If you’re looking for a way to introduce a little extra light into the interior of your home, as well that all-important impression of space, then a set of French patio doors might be just what’s in order. French doors come in outward-opening pairs, and come equipped with large glass panels which offer an unrestricted view of the outside world. They’re thus a popular choice as a patio or garden door.
Let’s examine this technology in greater detail, and see what they might offer to your home.
It will surprise very few people that French doors originate in France. During the 16th and 17th centuries, France spent a lot of her time at war with near-neighbour, Italy. And this period saw French architects draw a great deal of inspiration from the Italian artists of the renaissance, and from roman architecture. Balconies began to spring up in wealthy estates across France, beginning with the palaces of the ruling monarchy.
It wasn’t long after this period that plate glass came to be popularised. This led rapidly to the new technology being incorporated into door designs – and these doors often opened onto balconies. During this time, lighting a stately home was considerably difficult – and so doors were frequently left open. It was quickly supposed that a door composed almost entirely from glass would be a much better solution, and so such doors quickly became commonplace.
As time went on, French doors came to be employed at ground level, as an easy way of bridging a home and a garden. And it’s for this use that they’re most popular today. But they’re not the only means we have of bridging the exterior and interior of a home – other forms of patio doors are available.
These include sliding patio doors, which rather than opening outward, slide along a fixed plane of motion, tethered to either the floor or ceiling (or both). A folding door takes this concept a stage further, incorporating a procession of panels, each joined to the next via a hinge so that the entire thing opens out in a concertina. Each panel is in turn fixed to a rail in much the same way as those of a sliding door – except, since the panels of a folding door can fold, the door is capable of collapsing far more than a sliding door, which provides more space when the door is open.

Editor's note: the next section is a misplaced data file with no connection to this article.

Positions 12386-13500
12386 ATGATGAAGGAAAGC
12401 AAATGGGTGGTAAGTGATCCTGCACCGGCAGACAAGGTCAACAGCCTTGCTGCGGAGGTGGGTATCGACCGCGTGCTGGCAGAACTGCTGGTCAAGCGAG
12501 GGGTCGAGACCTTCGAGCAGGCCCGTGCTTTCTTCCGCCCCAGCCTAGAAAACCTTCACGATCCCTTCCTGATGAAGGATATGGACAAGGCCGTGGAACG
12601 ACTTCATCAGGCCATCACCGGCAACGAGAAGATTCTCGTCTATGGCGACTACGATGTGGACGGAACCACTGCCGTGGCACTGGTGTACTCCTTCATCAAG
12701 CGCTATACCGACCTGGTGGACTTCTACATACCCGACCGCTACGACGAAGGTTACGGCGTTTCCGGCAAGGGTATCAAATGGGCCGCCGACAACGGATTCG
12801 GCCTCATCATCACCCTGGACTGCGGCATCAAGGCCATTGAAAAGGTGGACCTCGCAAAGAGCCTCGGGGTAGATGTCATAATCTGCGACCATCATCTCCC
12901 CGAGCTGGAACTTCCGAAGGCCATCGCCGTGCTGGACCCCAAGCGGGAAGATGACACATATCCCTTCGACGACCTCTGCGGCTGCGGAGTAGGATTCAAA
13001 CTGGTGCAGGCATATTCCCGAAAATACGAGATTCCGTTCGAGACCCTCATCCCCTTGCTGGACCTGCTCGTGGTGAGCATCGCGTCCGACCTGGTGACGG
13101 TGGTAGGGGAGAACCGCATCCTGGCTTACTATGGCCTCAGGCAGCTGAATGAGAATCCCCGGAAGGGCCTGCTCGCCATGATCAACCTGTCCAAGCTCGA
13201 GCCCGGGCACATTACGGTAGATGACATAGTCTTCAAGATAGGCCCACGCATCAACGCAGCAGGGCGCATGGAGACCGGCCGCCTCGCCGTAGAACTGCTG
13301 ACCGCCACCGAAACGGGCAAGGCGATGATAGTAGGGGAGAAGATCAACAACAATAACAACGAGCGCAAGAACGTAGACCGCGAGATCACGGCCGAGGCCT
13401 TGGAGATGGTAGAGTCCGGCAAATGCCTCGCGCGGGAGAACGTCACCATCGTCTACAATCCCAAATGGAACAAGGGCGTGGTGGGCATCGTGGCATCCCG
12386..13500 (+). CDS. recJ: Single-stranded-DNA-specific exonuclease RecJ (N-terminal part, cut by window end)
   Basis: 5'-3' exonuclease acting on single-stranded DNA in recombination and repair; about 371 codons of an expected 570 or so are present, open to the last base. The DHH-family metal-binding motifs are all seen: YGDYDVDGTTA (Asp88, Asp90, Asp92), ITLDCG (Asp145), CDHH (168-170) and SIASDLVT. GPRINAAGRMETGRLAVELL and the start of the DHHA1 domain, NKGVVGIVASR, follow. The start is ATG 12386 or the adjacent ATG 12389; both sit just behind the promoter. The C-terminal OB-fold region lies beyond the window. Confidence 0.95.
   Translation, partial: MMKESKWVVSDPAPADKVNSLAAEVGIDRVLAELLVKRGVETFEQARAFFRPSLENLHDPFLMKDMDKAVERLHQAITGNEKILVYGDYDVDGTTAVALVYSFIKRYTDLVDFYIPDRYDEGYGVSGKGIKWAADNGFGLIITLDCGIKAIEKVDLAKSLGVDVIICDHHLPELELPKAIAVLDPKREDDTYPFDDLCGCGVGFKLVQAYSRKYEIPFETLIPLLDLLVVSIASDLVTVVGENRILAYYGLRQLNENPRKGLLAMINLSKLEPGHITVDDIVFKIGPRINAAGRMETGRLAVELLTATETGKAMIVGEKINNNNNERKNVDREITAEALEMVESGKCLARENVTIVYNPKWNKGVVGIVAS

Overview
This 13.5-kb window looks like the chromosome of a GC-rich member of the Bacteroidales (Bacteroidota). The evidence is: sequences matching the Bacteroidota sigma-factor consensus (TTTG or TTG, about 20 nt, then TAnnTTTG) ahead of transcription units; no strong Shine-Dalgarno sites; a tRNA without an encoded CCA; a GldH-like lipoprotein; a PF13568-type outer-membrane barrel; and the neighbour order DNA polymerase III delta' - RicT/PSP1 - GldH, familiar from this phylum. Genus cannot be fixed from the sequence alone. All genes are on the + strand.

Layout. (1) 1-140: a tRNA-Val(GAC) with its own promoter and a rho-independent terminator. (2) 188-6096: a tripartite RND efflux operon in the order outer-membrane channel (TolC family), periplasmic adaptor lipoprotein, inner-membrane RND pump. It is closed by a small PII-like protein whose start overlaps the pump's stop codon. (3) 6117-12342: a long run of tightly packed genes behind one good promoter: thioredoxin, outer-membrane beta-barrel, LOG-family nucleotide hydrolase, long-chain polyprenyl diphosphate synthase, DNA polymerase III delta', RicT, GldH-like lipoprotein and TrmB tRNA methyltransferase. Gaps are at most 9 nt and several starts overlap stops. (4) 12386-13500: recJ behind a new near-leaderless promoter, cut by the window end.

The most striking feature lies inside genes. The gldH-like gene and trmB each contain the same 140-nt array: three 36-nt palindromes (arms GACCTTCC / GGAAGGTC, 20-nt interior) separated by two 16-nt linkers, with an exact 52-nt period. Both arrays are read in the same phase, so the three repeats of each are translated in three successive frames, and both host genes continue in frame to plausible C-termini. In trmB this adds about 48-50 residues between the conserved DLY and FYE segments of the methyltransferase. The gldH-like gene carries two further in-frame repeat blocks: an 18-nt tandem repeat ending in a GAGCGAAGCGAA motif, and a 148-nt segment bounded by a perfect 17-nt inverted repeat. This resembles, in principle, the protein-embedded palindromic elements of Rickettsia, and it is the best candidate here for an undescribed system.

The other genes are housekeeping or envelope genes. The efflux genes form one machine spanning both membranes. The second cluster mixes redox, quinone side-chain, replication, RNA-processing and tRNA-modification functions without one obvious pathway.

While these alternatives come with their own advantages, they’ve yet to displace the classic French design, which remains popular even today. French doors require less space than other forms of patio door – but they’re also simpler to use, and boast a classic aesthetic that more modern designs have yet to replicate. If you’re looking for a set of doors that will look the part, then French doors make the obvious choice.
French doors come in a range of different sizes, to suit a range of different home layouts. Like almost all doors, the outer rim comes with a lipping of solid wood, which can be adjusted if the door doesn’t quite fit in the frame. Here at express doors, we sell French doors to fit the following sizes:
If you find that your doorway is too large for the set of doors you have in mind, then you might consider a set of French doors with sidelights attached. These are small, narrow windows which sit on either side of the doors themselves, effectively allowing more light to enter the interior.
When you’re measuring your gap for your doors, the easiest way to proceed is to measure the existing doors. Of course, this isn’t always possible – you might be installing new doors, or your old doors may have warped to beyond their usual dimensions. In such cases, you’ll need to measure the gap. Do so from three separate points for both the width and height of the doorway – measuring from the top, bottom and middle, as well as the far right, the far left, and the centre. You can use the average of each three measurements to inform your purchase.
French doors come in several different materials. There are those made from solid wood, there are those made from engineered wood, and then there are uPVC and aluminium doors.